Quantcast
Last updated on April 23, 2014 at 1:22 EDT

How Colleges Can Fight the Bain Prediction of Financial Unsustainability

August 9, 2012

ARLINGTON, Va., Aug. 9, 2012 /PRNewswire/ — Despite a recent Bain & Company study warning that one-third of US colleges are in danger of becoming financially unsustainable, collaborative prioritization software is being used by some colleges to make better operational decisions, get buy-in on contentious choices, and make the best use of increasingly limited financial resources.

According to “The Financially Sustainable University,” a collaboration between global firms Bain & Company and Sterling Partners, “A growing percentage of our colleges and universities are in real financial trouble.” Left unchecked, the study contended, the current trend will lead to “a higher education system that will no longer be able to meet the diverse needs of the US student population in 20 years.”

Colleges and universities looking to achieve efficiencies, must “start farthest from the core of teaching and research,” the study notes.

The study’s findings are old news to some leaders in higher education. University of Delaware President Patrick Harker, in commentaries published by both University Business and Converge magazines, acknowledged that higher education costs are outpacing the rate of inflation. He noted the need to control operational costs without sacrificing academics. Collaborative prioritization software, he said, appropriately allocates resources to projects, facilities, programs and people.

The Bain study claims that university departments and units seem not to collaborate effectively “because they don’t understand one another’s objectives, priorities and needs.”

With collaborative decision making software, Harker wrote in University Business, “We are confident that everyone’s needs are addressed fairly, with a system that dramatically saves time and allows us to make the best use of our limited budget dollars.”

Among the leading providers of collaborative decision making software is Decision Lens. The company’s Web-enabled products use mathematical principles first developed to aid the US in nuclear non-proliferation discussions. In recent years, Decision Lens software has been used by the federal government, private industry – and even for player selection by the Green Bay Packers in their 2010 Superbowl victory.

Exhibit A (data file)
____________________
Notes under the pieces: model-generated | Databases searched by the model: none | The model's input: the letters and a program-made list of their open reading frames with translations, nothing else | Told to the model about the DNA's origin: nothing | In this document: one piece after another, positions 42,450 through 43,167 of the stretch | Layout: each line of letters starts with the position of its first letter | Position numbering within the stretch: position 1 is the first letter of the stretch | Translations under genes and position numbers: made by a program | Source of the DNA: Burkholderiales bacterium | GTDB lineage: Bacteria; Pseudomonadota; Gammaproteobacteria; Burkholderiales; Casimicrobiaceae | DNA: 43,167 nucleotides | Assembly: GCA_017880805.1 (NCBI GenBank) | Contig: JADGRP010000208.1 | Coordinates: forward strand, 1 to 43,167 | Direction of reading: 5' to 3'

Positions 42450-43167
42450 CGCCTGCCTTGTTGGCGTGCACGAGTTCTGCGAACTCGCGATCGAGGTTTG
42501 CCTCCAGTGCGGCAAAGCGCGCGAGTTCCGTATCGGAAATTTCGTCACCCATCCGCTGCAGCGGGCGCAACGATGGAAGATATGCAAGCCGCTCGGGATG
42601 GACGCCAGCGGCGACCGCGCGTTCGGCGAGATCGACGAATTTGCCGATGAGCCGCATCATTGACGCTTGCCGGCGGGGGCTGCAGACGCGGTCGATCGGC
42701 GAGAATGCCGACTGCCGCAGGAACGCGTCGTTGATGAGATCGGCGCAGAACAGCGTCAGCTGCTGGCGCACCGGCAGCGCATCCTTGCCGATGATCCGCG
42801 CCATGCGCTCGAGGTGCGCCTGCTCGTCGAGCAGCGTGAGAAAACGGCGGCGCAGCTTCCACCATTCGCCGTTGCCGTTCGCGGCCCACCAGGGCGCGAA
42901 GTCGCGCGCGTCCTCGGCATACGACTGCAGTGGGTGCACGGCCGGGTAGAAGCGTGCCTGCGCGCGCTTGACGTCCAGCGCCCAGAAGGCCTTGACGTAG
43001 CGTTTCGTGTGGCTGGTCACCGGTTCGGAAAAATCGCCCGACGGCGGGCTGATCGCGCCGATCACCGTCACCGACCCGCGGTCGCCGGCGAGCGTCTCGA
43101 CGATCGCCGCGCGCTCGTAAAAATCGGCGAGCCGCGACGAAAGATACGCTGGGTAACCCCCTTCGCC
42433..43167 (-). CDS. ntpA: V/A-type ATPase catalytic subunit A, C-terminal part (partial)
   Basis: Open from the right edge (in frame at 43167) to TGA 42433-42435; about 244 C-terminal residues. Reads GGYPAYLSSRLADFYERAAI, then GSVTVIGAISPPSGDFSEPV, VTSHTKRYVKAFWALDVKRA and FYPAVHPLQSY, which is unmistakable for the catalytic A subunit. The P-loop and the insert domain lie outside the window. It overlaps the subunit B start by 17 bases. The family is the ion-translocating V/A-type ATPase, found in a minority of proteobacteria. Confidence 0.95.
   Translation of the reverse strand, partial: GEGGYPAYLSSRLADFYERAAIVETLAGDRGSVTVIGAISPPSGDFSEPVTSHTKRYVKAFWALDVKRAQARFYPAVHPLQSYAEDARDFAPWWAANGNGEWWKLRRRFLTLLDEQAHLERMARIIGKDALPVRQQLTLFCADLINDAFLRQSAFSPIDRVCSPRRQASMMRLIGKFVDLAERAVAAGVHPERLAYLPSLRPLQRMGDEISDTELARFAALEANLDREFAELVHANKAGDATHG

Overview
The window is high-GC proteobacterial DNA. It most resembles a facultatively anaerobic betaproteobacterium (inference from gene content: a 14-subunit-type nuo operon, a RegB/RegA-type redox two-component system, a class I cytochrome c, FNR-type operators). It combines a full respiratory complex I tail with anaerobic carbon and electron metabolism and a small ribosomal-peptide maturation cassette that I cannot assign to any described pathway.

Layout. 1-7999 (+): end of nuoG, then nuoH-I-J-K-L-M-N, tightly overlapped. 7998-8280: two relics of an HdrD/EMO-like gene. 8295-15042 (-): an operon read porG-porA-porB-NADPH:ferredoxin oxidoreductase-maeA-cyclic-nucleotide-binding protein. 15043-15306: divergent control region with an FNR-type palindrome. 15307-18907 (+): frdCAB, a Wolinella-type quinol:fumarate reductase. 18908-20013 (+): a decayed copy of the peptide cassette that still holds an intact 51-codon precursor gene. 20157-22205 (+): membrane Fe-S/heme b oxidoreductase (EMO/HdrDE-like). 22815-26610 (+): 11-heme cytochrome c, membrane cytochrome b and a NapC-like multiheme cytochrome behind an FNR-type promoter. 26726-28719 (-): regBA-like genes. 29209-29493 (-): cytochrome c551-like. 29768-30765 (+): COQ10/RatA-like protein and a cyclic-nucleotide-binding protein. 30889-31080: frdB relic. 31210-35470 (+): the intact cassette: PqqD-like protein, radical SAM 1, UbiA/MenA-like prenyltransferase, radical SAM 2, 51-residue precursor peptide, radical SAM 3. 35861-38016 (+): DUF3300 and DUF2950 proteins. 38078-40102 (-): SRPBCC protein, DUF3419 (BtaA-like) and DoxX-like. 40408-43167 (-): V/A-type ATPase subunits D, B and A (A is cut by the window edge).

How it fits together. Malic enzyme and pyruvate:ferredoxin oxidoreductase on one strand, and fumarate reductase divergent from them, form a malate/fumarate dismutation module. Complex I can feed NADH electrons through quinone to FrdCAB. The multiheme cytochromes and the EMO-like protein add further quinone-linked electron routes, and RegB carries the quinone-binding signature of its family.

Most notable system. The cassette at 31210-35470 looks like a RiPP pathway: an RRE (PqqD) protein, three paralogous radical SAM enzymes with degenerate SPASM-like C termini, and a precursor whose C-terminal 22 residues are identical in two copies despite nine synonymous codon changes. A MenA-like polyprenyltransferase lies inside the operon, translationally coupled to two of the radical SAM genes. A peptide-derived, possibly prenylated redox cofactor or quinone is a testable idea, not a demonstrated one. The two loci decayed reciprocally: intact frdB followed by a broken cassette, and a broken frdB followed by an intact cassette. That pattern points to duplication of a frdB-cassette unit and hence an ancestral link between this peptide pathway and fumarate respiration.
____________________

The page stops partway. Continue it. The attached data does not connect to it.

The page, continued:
“For many organizations, making complicated corporate financial decisions can seem like comparing apples and oranges,” said Decision Lens CEO John Saaty. “Decision Lens can actually do that – compare vastly different types of decision criteria, weigh the importance of each, and play out ‘what-if’ scenarios so that everyone with a stake in the decision can be confident that their position has been heard and considered.”

“With this software approach to budget priorities,” Saaty noted, “universities can tackle their financial problems head-on, and face the future on more sustainable footing.”

About Decision Lens

Decision Lens (@DecisionLens) develops progressive decision-making software solutions that allow organizations to make complex decisions more effectively and efficiently. Our collaborative software platform structures decisions, quantifies intangible factors, and evaluates choices that enable organizations to reach their goals.

Decision Lens improves the speed and quality of decision making, maximizes returns, and provides accountability and transparency for how decisions are made.

For more information contact Decision Lens at 703-399-2100 or visit http://www.decisionlens.com/contact.

SOURCE Decision Lens


Source: PR Newswire